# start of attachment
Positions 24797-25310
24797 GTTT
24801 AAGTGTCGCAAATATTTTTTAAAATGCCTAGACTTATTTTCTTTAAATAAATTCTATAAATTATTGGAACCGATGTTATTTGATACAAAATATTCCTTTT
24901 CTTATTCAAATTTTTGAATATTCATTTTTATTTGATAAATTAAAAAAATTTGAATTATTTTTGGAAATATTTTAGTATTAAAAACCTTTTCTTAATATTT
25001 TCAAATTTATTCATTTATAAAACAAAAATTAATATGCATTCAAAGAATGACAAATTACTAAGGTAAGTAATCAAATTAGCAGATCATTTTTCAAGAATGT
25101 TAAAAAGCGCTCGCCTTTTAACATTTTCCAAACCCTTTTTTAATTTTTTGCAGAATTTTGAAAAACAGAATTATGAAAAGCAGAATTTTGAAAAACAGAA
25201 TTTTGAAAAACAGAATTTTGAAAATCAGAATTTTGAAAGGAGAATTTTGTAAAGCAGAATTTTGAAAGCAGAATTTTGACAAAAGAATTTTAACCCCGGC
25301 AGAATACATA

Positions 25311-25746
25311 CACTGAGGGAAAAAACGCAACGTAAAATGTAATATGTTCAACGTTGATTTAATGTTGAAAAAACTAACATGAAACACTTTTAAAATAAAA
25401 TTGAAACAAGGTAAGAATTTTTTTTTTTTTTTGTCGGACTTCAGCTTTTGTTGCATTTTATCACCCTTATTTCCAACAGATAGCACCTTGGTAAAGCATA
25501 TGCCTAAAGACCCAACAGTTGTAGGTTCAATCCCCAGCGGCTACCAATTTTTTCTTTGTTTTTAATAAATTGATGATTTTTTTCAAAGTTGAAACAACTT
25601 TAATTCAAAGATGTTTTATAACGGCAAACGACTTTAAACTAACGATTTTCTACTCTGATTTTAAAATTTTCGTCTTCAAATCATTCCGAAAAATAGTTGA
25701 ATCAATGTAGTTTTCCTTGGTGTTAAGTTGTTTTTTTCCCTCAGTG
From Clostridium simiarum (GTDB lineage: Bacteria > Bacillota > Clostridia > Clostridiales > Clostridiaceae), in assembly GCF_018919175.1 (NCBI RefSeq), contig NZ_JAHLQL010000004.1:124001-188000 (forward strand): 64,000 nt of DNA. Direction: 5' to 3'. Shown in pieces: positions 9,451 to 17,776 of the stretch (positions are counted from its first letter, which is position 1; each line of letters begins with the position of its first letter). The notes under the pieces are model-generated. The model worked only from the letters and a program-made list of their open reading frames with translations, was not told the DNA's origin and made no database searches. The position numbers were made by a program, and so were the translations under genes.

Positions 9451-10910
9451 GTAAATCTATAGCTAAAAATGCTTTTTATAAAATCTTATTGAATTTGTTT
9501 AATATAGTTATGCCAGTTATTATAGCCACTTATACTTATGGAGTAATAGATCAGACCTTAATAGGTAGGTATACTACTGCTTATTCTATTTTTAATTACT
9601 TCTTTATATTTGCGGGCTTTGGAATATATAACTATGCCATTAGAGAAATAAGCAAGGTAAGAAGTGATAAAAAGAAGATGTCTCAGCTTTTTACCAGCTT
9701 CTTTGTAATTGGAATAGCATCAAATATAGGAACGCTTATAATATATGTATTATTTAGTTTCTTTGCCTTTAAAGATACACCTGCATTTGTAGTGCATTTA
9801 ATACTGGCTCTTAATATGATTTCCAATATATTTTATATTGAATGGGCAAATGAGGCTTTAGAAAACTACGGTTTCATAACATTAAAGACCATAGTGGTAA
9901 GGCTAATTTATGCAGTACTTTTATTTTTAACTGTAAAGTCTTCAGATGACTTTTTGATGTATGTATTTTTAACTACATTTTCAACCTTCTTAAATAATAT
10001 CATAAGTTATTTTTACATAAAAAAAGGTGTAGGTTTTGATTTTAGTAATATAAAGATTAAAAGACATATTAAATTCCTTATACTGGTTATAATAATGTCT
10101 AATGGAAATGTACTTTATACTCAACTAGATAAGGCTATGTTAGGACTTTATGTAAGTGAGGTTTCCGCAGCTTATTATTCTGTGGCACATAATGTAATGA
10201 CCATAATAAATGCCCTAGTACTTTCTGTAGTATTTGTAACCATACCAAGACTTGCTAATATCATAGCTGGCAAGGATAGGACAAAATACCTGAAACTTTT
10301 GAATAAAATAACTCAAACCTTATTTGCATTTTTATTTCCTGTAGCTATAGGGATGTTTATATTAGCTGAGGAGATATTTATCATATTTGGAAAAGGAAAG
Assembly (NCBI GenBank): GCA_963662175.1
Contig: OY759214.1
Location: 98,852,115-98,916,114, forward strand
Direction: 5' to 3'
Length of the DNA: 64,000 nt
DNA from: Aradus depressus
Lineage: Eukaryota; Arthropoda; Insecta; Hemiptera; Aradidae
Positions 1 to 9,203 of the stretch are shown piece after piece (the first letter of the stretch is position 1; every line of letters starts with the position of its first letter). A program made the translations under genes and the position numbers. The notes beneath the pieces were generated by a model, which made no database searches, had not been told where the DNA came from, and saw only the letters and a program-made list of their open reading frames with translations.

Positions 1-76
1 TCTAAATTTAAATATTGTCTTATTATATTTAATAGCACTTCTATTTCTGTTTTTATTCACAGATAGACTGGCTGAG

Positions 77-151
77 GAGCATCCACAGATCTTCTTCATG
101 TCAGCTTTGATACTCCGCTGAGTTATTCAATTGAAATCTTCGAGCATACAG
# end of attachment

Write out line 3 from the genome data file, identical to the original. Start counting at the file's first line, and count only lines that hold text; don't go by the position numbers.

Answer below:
24801 AAGTGTCGCAAATATTTTTTAAAATGCCTAGACTTATTTTCTTTAAATAAATTCTATAAATTATTGGAACCGATGTTATTTGATACAAAATATTCCTTTT